Welcome to the Woodinville Cafe. The portions are big, but after 16 miles everyone cleared their plates.
The interior is decorated in charming train themes. Think Cracker Barrel but for train conductors. Old railway signs and advertisements and luggage racks (complete with actual luggage!) adorn the walls.
The great mystery is: Who’s luggage is this? What’s inside of it?
Some say the luggage comes from SeaTac, drawn from every corner of our great globe, the stuff that no one claimed after a few weeks of the poor bags slowly and sadly circling the luggage conveyor. If that’s true, then this luggage may be the luckiest to have ever been abandoned. In its new life, a suitcase or duffel bag now sits high on the wall, surveying the joy and happiness and bustle of a vibrant diner ecosystem. No longer does it need to slave for ungrateful travelers who barely notice its existence, indeed who had completely forgotten and abandoned it. Instead each day is filled with smiles and laughter bubbling up from customers and the friendly chit chat from servers and hosts as they take care of their patrons with a smile and prompt service.
This was our first time up in Woodinville, so we asked the locals what they thought of the place.
Susan Suitcase (a blue 40 year veteran of the luggage racks with a smart chrome finish) felt that the Woodinville Cafe is experiencing a golden age in omelets:
Look kids, I’ve been here a while and what you may not appreciate is the level of fluff that this joint has been able to pull off. You go to any other diner in this neck of the woods and you aren’t going to get this kind of fluffy omelet. Don’t get me wrong, even the Denny’s down the street can get a couple of light air bubbles, but this establishment is really taking things to the next level. I heard that last week in some new experiments they actually had an omelet that was so light, it FLOATED. Seriously, floating omelets! The kitchen went berserk. It was like trying to eat on the International Space Station or something. Eggs everywhere. I mean, I love light fluffy eggs, but things may be getting out of hand here. As our technological progress accelerates, it’s important that our reach not exceed our grasp!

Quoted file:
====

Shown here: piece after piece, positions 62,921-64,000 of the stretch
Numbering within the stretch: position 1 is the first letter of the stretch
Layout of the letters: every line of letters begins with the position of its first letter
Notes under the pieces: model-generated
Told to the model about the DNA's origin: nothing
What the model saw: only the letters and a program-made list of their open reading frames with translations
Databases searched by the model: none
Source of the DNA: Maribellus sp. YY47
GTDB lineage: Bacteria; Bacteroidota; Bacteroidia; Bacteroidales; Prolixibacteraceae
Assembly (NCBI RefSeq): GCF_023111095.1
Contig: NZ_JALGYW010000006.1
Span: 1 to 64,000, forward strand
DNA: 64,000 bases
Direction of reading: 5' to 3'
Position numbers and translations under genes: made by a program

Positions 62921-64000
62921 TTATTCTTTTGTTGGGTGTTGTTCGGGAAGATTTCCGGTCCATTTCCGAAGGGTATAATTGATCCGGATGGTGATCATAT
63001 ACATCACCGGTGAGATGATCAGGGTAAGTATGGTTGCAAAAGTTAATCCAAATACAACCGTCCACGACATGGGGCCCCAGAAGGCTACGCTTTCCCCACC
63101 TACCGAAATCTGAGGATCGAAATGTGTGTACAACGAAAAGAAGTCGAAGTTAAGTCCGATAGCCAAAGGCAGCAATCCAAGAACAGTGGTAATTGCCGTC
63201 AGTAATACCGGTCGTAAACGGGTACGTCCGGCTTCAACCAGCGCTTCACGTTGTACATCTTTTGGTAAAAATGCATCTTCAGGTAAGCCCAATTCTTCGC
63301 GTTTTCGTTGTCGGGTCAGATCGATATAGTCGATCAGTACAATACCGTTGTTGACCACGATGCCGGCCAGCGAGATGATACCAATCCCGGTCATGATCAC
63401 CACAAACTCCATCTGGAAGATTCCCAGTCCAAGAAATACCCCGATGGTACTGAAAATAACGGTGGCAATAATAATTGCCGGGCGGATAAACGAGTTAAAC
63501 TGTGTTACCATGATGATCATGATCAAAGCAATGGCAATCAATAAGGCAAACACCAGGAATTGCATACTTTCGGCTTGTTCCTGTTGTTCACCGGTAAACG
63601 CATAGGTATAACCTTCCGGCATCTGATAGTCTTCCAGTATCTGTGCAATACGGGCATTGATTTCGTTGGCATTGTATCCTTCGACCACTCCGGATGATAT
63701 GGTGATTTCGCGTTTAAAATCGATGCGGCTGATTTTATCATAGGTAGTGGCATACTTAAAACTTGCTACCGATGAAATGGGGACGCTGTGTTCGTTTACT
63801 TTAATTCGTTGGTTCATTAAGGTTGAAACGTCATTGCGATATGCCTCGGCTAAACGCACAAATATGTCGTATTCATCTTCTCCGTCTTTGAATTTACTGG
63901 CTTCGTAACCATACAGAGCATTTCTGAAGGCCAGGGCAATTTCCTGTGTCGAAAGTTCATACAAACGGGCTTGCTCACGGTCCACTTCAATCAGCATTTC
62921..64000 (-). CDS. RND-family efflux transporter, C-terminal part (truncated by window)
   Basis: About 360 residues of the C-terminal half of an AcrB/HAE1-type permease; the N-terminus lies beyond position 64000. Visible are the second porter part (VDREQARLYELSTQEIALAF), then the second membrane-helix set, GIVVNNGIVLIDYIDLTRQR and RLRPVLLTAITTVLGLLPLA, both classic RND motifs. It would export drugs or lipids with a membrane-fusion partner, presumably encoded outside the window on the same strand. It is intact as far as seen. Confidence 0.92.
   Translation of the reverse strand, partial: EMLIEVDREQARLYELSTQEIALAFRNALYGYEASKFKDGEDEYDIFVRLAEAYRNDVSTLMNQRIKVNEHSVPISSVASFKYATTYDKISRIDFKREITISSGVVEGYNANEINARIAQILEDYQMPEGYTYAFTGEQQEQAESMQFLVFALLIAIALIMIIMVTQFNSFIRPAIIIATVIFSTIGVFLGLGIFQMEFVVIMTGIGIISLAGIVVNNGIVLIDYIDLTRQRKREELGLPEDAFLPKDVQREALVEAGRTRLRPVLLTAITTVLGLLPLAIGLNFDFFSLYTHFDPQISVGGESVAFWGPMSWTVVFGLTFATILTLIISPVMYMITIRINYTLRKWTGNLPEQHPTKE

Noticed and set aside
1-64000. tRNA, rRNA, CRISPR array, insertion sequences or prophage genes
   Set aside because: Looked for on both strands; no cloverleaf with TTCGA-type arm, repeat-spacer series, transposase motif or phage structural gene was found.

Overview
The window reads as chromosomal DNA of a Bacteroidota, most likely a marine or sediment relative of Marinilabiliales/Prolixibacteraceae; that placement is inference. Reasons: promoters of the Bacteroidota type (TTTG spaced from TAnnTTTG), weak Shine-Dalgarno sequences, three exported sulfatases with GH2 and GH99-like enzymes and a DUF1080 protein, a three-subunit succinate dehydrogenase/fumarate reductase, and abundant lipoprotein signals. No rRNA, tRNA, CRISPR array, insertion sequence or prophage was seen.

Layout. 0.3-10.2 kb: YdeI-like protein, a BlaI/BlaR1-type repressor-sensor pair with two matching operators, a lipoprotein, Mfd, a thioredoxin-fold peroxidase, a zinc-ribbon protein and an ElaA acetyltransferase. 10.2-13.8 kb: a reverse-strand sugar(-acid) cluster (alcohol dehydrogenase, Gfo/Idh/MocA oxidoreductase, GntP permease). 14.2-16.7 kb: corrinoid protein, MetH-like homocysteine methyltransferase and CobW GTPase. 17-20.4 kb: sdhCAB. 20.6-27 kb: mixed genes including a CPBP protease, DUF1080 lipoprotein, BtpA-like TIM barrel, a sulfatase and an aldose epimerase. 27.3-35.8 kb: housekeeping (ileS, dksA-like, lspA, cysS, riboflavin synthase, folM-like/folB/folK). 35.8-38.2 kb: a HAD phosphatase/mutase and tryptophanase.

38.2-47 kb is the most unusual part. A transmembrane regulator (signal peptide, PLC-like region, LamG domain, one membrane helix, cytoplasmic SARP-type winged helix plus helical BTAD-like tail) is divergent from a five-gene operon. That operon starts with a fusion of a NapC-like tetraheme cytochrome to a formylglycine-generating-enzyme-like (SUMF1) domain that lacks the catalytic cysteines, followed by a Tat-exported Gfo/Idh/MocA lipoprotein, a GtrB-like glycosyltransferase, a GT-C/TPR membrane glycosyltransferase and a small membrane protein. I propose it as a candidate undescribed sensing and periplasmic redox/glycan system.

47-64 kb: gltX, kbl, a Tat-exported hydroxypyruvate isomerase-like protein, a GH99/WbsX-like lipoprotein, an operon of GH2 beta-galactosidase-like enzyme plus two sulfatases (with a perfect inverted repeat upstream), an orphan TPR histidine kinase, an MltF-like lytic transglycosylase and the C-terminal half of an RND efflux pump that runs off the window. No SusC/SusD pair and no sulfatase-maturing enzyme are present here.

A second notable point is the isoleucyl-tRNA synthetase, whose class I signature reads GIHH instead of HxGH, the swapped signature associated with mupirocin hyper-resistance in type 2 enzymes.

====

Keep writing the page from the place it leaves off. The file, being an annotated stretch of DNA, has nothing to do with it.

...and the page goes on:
Derek Duffel (a brown, heavy canvas fellow from the Nixon era) seemed disturbed by Susan’s account and tried to provide some more context:
Susan has been here a long time and seen some shit. You have to recognize that a diner is a busy place, lots going on, all sorts of folks coming in and out at all hours; weird stuff happens. I mean, we love Susan, but she’s coming unhinged. Literally. Like, they had to bring in the luggage repair guy and he ordered new hinges for her. I think we’ll stop hearing about all this space station nonsense once she’s back from the doc. At least, I hope so or they’ll have to retire her to the Value Village on the other side of the parking lot…
Logan, a rising star on the host staff, reassured us that the luggage, while quite friendly, was not actually sentient and that delirium and dehydration due to running 16 summer miles were more likely explanations for our experience. Logan was extremely friendly, got our food out promptly, kept the ice water flowing, and checked in frequently to make sure everyone at the table was recovering all right.
Food: 3 diners out of 5
Not-too-loudness: 4 gentle nighttime clickety-clacks of the rails out of 5
Train-themed-ness: 5 “loco”-motives out of 5
Chill Factor: 5 delirious runners out of 5